Sure, you can call Korean beauty whacky or out-there—we’re looking at you, snail sludge serums—but one thing you’ll never label it is boring. It seems that whenever a crazy-cool K-beauty trend begins, American copycats aren’t far behind. As in: sheet masks, which are now even available in the most mainstream U.S. drugstores.
“Korean beauty trends start getting caught up really quickly in American brands,” says Charlotte Cho, aesthetician and founder of the online K-beauty shop Soko Glam. “Not only is that because of all the innovation, but also because many American products are made in Korea now.”
To honor the best-of-the-best in K-beauty this year, Cho and her skincare-obsessed colleagues pored through hundreds of products to dub 10 winners for their 2017 Soko Glam Beauty Awards. The champs—which last year included things like a hydrocolloid pimple patch and a 3-in-1 beauty water that functions a toner, cleanser, and exfoliator—are chosen through editor testing as well as customer reviews, so you know they work.
As for the haul this year? My jaw continued to drop as Cho explained each of the 2017 winners during a recent visit to the Well+Good office. A serum spray? A hair essence? Do tell more.
Keep reading for 4 of the most creative innovations in K-beauty.
The silky, glow-inducing serums that you’ve always applied with a dropper or a pump can now be spritzed on like a bottle of fancy French facial water (try saying that three times fast). Lightweight serum sprays “make it super quick and easy” to apply nourishing ingredients like niacinamide and centella asiatica (AKA gotu kola) extract directly to your face, Cho says.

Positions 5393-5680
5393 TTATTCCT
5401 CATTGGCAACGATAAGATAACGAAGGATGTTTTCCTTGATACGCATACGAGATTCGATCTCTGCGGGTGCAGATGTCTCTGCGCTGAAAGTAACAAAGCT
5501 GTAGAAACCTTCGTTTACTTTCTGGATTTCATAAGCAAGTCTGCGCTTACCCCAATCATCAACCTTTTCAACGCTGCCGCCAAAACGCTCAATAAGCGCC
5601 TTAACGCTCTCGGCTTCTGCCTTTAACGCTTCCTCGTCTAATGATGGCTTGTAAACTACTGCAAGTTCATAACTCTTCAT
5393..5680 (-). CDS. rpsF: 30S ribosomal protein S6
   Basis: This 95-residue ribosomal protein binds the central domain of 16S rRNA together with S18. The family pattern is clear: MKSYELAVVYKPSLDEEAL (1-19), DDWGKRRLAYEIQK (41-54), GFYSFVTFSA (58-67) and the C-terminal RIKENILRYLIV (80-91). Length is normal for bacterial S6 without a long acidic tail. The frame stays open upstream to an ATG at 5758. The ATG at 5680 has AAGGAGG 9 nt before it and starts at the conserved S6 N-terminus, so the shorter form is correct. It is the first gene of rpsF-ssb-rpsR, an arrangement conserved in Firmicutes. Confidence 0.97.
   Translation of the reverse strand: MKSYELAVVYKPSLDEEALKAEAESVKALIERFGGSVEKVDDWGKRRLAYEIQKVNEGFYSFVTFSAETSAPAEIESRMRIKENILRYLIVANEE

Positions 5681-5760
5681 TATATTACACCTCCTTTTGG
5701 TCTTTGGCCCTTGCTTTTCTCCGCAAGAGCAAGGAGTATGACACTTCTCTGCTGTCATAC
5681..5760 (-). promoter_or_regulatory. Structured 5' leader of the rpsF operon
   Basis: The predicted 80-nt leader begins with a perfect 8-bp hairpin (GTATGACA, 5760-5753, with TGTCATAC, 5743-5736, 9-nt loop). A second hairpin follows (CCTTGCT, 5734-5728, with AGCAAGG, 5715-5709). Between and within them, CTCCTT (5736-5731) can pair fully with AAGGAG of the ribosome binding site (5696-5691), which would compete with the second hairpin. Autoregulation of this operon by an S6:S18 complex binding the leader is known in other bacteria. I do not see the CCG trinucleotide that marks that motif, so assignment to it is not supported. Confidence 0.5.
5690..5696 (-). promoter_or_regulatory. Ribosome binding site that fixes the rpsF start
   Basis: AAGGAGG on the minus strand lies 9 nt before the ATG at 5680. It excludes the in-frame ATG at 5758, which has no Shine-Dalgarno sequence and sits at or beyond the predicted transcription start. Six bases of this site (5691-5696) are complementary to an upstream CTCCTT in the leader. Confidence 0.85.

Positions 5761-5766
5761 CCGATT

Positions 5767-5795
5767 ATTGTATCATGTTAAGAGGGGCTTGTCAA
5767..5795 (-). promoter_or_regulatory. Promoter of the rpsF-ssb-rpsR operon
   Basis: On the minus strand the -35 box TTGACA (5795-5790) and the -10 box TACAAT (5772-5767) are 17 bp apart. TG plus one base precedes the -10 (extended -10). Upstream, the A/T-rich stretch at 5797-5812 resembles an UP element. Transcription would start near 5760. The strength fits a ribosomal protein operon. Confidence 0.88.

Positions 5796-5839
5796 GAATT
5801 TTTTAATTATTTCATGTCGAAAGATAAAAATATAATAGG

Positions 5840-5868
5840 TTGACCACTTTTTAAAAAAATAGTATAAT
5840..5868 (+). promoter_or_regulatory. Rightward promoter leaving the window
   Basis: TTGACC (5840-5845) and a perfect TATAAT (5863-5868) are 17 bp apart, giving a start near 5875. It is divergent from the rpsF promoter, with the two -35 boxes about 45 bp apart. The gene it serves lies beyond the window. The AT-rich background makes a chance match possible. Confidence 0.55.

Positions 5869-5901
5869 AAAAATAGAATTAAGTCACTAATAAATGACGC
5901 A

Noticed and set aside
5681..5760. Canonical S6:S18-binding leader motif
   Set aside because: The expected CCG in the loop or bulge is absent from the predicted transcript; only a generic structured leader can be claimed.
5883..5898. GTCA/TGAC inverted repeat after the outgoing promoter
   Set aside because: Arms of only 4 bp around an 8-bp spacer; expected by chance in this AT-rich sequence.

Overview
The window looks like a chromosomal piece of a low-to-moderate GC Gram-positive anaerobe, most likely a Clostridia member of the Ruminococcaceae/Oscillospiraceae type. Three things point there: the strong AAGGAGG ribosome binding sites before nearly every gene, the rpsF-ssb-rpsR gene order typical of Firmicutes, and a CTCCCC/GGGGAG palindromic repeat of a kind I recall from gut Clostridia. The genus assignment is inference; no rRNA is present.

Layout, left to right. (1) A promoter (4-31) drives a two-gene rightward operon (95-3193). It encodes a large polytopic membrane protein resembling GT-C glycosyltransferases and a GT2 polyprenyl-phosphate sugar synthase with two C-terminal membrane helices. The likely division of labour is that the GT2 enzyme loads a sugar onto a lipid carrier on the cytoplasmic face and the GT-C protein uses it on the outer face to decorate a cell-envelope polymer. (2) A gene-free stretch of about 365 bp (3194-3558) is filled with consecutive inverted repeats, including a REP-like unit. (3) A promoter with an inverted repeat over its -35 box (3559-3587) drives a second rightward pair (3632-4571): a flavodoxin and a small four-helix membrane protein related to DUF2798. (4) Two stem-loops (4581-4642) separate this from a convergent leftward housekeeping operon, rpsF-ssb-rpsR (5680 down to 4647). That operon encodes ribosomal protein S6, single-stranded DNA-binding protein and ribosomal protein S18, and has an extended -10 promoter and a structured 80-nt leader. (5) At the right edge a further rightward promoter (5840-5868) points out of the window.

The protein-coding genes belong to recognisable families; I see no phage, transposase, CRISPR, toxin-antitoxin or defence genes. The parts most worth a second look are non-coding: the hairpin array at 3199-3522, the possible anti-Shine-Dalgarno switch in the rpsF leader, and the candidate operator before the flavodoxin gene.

UV isn’t just public enemy number one when it comes to your skin, it can also purportedly make your strands drier and more brittle. “When I got my hair done in Korea, they could tell I”m from California,” admits Cho. “It’s because my hair texture feels very different than someone in an area that’s humid or has lots of snow.” Cho says an oil like this one, which contains organic annatto and other seed oils, can help provide some protection against UV rays.
The totally clear, bouncy, gel-like texture of this moisturizer allows every application to feel like a tiny explosion of water on your skin (somehow, sans stickiness). Cho suggests that since it’s a water-based moisturizer (and doesn’t contain any oil) it’s good option for oily and acne-prone skin types. “You can get clogged pores and blackheads if your moisturizer is too thick and has too much oil content,” she explains.
Crafty formulation resulted in a lip product that really stays put. “The pigment is suspended in a gel, so it applies very evenly and doesn’t go anywhere,” Cho says. In other words: Since it won’t budge, anyone using a gel tint should make sure they really like it before slicking it on.
You can make your beauty routine even more worldly—this is how Australian Miranda Kerr maintains glowy skin while traveling and these are the 3 beauty rituals that Japanese women rely on.
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